I was sad to see your thyroid issues rise up again, and heartened by your attitude of "gratitude" that at least you can still go "outside" and do the thing that brings you the most pleasure. Sometimes it takes a while for things to level out. Hang in there, and thank you/damn you for rekindling my fantasy with this post...
    Box Canyon Mark

  6. If I'd known, perhaps I could have gotten you in touch with a cyclist friend who visited there a long time ago and never came back - Donnie runs a bike shop on the island (Maui Cyclery) and runs bicycle tours. If you return, look him up.

  7. First, sorry to hear you're dealing with the same physical symptoms as before.

    Secondly, wonderful timing -- we're heading to Maui for 3.5 days next week. Waihe'e Ridge was on my list for a run as well; you said something about your scenic drive along the coast coming to a dead end and I was wondering where/when on the drive that happened (or how to avoid it). Also, your lava slog sounds kinda lovely.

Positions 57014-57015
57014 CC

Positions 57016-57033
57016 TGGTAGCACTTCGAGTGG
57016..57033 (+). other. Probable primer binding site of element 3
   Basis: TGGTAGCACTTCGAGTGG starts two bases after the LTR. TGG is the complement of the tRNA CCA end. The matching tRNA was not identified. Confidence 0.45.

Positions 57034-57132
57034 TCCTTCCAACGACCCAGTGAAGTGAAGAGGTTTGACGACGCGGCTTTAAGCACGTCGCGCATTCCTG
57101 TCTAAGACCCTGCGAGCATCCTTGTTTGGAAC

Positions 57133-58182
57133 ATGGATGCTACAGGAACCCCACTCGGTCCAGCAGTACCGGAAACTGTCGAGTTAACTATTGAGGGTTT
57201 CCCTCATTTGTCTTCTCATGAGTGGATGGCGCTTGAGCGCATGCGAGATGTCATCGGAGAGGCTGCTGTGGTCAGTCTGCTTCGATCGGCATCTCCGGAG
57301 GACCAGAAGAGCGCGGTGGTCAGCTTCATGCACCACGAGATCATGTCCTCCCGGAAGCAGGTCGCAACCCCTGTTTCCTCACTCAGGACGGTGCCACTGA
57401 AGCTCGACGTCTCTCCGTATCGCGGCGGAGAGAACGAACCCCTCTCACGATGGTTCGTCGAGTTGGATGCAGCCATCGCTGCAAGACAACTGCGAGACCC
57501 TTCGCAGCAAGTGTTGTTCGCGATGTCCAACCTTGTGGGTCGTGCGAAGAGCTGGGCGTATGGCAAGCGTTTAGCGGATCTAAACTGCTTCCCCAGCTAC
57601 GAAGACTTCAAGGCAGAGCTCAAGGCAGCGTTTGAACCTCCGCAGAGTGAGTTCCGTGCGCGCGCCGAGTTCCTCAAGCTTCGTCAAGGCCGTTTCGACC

1. Originally we drove north on Highway 30, but apparently the road is closed near Honokohau. We stopped shortly after a sign warning of the closure, but another friend went all the way to the closure and said it's definitely not passable.

      I highly recommend a visit to Halaeakala. I would not characterize the hike as a slog, even at my current level of fitness. The trail is in good shape there's fast access to some beautiful places.

      Have a great time in Maui!